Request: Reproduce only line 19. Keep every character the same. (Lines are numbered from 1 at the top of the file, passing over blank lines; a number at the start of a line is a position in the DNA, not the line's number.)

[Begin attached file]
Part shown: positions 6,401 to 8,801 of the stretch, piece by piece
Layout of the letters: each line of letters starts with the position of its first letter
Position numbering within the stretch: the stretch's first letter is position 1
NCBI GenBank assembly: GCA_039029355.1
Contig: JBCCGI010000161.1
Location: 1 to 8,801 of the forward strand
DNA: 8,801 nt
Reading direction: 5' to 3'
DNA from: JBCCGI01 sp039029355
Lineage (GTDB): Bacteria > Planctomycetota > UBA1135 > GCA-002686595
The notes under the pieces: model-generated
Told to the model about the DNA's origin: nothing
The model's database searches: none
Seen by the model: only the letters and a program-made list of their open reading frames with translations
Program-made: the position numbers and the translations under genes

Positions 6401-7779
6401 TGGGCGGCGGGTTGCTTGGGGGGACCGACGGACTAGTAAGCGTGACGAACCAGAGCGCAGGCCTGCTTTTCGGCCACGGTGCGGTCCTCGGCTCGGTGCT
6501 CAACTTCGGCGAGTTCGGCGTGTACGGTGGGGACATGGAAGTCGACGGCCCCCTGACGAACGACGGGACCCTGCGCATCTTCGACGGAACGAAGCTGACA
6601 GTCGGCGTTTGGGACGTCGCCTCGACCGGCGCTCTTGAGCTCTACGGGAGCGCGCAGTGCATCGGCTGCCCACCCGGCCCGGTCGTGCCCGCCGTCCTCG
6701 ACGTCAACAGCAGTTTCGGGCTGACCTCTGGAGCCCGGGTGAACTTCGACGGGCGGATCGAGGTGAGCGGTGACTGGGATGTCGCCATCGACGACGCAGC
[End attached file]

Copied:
6601 GTCGGCGTTTGGGACGTCGCCTCGACCGGCGCTCTTGAGCTCTACGGGAGCGCGCAGTGCATCGGCTGCCCACCCGGCCCGGTCGTGCCCGCCGTCCTCG